Triple Peaks and Clear Commutes: A Look at Dublin's Bike Sharing Scheme

by Philip Lowney

Launched in 2009, the Dublin bike sharing scheme, latterly known as Coca Cola Zero Dublin Bikes, and soon to be known as Just Eat Dublin Bikes, has been tremendously successful. To get the wheels rolling (get it?) on this new site, I'm exploring the scheme's behaviour during one week in July, from the 17th to the 23rd. To get a better understanding of what happens at the weekend, I've also included some other Saturdays and Sundays from July.

Please note that the images and statistics provided below are a sample of those provided through this site's own dashboards and maps. You can browse real-time and historical statistics for Dublin and other schemes for yourself by selecting it from the top menu. Comments and suggestions are welcome!

The Weekday Triple of Cycling Activity

Below is a snapshot of the estimated number of bikes in transit each weekday (for an explanation of the estimate, see the Notes at the bottom):

What stands out is the reliable triple-peak of activity every day:

  • A morning and evening rush, peaking around 400-500 bikes,
  • A lunchtime spike shortly after 1 PM, with about two-thirds the level of activity seen in the commuting hours,
  • Finally an evening rush of similar magnitude to the morning, tapering off more slowly than the morning began.

The North-West/South-East Axis of Weekday Commuting

In order to examine commuting activity, I've put together the following illustration of change in the allocation of bikes & free slots during the two commuting periods. For each weekday, two net-change heat-maps are provided, one from 7am to 9am in the morning, and another at 4pm and 6pm in the evening. Each station is colour-coded indicating net change: Blue means stations are losing bikes, and red means they're gaining bikes.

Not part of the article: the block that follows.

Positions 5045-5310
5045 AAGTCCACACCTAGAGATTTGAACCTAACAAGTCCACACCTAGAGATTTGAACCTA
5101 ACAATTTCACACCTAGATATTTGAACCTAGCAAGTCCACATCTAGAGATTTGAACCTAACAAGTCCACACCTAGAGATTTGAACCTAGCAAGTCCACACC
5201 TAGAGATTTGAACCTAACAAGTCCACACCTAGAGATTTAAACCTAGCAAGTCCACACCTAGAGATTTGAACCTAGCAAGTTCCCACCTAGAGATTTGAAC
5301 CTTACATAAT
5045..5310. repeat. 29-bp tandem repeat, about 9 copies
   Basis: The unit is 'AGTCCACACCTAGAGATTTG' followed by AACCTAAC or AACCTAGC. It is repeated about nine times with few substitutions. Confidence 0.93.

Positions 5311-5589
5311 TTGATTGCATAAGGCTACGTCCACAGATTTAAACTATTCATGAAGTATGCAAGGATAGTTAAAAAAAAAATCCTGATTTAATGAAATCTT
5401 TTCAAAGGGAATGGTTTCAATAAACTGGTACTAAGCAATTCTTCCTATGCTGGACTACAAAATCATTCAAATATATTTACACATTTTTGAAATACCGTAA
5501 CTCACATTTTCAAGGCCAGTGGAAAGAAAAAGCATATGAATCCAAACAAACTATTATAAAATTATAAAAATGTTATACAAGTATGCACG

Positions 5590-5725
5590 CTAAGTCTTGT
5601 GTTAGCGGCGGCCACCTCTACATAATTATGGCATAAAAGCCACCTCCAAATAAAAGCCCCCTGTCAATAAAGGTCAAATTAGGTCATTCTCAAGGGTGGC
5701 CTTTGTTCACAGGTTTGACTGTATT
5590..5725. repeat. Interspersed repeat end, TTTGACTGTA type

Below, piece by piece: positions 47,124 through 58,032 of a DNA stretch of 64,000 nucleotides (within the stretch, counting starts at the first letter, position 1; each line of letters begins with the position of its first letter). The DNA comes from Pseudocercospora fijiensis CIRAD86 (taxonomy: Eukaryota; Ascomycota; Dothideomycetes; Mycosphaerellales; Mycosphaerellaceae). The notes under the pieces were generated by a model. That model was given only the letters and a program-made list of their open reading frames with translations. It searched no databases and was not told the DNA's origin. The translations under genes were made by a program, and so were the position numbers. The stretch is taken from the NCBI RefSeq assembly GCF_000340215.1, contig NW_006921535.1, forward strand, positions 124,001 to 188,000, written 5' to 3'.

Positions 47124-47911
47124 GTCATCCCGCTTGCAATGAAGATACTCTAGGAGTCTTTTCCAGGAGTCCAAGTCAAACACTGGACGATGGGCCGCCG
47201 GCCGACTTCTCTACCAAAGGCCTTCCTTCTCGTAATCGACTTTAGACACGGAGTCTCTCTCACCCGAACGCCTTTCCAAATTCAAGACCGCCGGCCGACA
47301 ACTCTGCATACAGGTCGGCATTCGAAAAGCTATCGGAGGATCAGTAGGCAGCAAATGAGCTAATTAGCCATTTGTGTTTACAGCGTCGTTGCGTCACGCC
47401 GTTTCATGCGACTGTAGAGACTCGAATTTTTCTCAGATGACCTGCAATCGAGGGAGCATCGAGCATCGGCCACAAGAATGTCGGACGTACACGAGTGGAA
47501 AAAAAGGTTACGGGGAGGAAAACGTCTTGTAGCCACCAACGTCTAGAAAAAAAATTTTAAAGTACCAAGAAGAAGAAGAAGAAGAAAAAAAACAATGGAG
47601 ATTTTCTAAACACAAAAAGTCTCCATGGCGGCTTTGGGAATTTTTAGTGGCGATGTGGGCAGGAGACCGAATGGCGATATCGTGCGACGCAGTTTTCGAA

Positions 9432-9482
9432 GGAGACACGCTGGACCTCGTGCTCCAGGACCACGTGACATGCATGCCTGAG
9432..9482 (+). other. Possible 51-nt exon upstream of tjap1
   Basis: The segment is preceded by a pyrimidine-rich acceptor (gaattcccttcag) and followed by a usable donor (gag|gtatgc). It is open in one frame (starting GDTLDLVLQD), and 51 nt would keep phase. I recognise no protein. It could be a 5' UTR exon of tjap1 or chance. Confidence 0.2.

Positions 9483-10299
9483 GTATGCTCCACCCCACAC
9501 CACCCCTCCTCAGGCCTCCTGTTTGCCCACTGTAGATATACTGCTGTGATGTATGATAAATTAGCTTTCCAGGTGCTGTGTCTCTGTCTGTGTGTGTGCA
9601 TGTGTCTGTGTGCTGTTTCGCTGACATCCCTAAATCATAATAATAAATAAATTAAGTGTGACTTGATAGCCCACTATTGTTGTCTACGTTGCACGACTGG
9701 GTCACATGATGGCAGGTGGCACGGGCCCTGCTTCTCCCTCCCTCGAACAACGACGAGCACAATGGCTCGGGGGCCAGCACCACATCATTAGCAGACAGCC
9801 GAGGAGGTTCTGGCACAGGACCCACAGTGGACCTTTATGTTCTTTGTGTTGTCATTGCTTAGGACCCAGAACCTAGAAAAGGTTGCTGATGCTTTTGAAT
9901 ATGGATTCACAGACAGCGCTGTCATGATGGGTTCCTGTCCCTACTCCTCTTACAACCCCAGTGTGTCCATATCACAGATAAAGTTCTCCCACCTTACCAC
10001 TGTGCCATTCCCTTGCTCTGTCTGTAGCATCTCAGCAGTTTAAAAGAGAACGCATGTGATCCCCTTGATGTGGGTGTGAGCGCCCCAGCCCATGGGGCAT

7 AM - 9 AM 4 PM - 6 PM
Monday 17th
Tuesday
Wednesday
Thursday
Friday 21st

A few things stand out from this:

  • Each weekday, bikes flow out of stations in the North and West of the city in the morning towards a core in the South-East quadrant of the city centre, and in the opposite direction in the evening.
  • The city centre sees less net change than the outer areas - this could be a due to a more even balance between arrivals and departures.
  • In the evening, there is less of a rush to get home towards the East of the city than there was to get to work in the morning (this area is less red than it was blue earlier in the day, save for the commuting epicentre of Heuston station). This corresponds with the first graph here too, where we saw a slower falloff in bikes in transit in the evening than we did a gain in the morning.

The overall trend is a minor surprise for me as a person living in Dublin for years: I always think of the city centre as an area centred on perhaps the Ha'penny bridge or College Green. This may be the case, but from the perspective of cycling commutes it is more centred on Merrion Square or Lower Baggot Street. Perhaps it reflects the greater concentration of office space in this part of the city, however that's just a hunch. You can browse these stats for yourself here.

Weekday Wanderings at One

What kind of trends do we see at lunchtime? To help answer, I've created another set of net-change maps over the course of five weekdays. For each weekday, two maps are provided: one in the run-up to a lunchtime peak, from midday to 1:15pm (approximate peak of lunctime activity), and another from 1:15 PM to 2:30 PM.The objective here is to bisect the activity at lunchtime - one where the number of bikes is increasing and another where it's decreasing. This yields the following (again, red is gaining bikes, blue is losing them):

  Noon - 13:15 13:15 - 14:30
Monday 17th
Tuesday
Wednesday
Thursday
Friday 21st

A few things stand out:

  • There seems to still be an element of the morning/evening flow - people leaving the D2 area at the start of lunch and returning at the end. However, it's less pronounced than before.